Henderson: A lot of chefs don't get it. They ask how I maintain quality with over 100 people in the restaurant, and I say, "It's not easy, and it takes a lot of work and dedication." We have to be here as much as we can — within physical limits.
Shor: We all work a lot.
Henderson: We work our asses off, but it shows. It shows in the food, and it shows in the service. There's nothing that we could be more proud of.
We work our asses off, but it shows.
What's the best-selling dish and was it a surprise?
Henderson: The pickled shrimp or the burger. Neither one surprised me.
Shor: The pickled shrimp is the surprise to the guest. If people haven't had it or haven't heard about it, they read pickled shrimp on the menu and think of something else, like a jar of pickled shrimp. Now, it's one of our best-selling dishes.
Henderson: Just last night, Jacques Larson was in and said he didn't order it because he's had pickled shrimp before. So, I sent him one, and it became his favorite dish. And I love that.
Eater contributor Timmons Pettigrew wants to ask, why aren't you selling growlers?
Shor: That's a good question. We intended to start selling growlers months ago, and we keep saying, "It's going to be another month. It's going to be another month." And the real reason is, beer sales are too good. We struggle to keep up with demand for house brewed beers in the restaurant, so if we added to-go growlers, we would run out of everything all the time. We're trying to up production, but we have a finite amount of equipment back there. I thought we were close a few times, but then we'll have a huge weekend and the supplies are depleted.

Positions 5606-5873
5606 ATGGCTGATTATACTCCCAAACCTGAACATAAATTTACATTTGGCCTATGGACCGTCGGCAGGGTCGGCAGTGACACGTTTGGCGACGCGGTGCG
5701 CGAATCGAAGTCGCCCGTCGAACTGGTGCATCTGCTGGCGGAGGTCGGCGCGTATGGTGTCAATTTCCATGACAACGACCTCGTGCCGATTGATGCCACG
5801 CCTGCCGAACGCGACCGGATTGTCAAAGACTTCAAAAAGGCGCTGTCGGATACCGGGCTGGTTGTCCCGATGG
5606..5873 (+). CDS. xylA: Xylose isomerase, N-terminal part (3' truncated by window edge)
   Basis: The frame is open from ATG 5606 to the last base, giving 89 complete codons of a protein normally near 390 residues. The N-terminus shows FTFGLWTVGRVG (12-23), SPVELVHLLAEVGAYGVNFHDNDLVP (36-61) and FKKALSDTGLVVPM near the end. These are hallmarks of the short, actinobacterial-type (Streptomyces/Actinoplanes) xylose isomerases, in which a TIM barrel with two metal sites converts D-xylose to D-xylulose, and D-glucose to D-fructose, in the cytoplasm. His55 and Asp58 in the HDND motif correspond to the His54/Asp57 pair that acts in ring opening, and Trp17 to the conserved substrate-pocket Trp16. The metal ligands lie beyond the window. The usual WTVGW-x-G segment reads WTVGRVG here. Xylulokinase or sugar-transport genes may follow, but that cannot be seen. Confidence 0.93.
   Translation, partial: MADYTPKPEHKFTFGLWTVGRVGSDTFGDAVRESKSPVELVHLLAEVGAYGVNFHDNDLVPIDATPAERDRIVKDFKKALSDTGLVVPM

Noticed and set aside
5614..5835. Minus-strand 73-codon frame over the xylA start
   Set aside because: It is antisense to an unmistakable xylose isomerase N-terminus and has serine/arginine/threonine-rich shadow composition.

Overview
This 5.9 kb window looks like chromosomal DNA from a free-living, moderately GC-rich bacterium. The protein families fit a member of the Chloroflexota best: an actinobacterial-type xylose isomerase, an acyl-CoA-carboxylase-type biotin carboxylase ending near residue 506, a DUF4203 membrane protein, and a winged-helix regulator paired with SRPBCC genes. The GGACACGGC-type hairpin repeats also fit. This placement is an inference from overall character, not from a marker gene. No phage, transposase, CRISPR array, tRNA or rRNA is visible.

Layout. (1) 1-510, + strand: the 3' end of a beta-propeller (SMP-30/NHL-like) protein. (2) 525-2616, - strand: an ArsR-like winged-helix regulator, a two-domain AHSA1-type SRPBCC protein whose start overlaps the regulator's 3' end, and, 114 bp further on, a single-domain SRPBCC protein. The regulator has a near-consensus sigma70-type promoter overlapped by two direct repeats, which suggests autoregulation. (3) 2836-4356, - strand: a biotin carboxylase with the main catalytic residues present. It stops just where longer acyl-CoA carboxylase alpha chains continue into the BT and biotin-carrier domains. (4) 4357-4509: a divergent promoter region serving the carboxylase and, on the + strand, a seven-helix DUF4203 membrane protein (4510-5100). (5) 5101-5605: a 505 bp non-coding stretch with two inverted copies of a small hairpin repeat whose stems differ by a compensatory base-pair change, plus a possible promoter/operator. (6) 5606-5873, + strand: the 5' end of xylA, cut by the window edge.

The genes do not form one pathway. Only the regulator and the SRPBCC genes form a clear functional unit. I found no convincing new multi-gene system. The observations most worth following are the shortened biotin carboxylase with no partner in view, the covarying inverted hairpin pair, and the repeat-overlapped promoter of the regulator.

Henderson: It goes back to the production schedule and learning to adjust the volumes. It's the same thing for the charcuterie. There's been times we'll be sitting on a half ton of cured meats. Literally, 1000 pounds at one time, ready to go, and we think we're good, but then we'll have two weekends, and we realize we're actually behind. We're still fine tuning the right amount to produce and how to do it.
Was the initial attention for Edmund's Oast surprising?
Shor: It sounds weird, but I came into this with no expectations. I was in the unique position of not being a seasoned restaurateur or a restaurateur at all. I didn't have any preconceived notions of how this would go or whether or not we'd be busy. I was just following my heart and something it wanted to do. I was very fortunate to surround myself with incredibly talented people to make this whole thing work. The whole team coming together the way it did is mind-blowing.
I was very fortunate to surround myself with incredibly talented people to make this whole thing work.
Sometimes I step back and look around and think about, how do we have all these amazingly talented people under this one roof? The people that helped us get it open, like Andrew Fallis, were incredible helpful. Having Jess [Nicoles] on board with Cameron [Read], Jayce [McConnell], and Andy's team is extremely humbling. I'm so grateful all these people came together at the right time to make this place what it is and what it's growing into.
From day one, we're always trying to get better at what we do.
Henderson: It's a very communal effort: Front to back and top to bottom. We're always thinking, "What can we do to make it better every day?"
Edmund's Oast is celebrating its first anniversary this evening, Monday, February 16, with food and drink specials. Popular items, like the Red Wedding cocktail or the pickled shrimp, will be priced at half-off.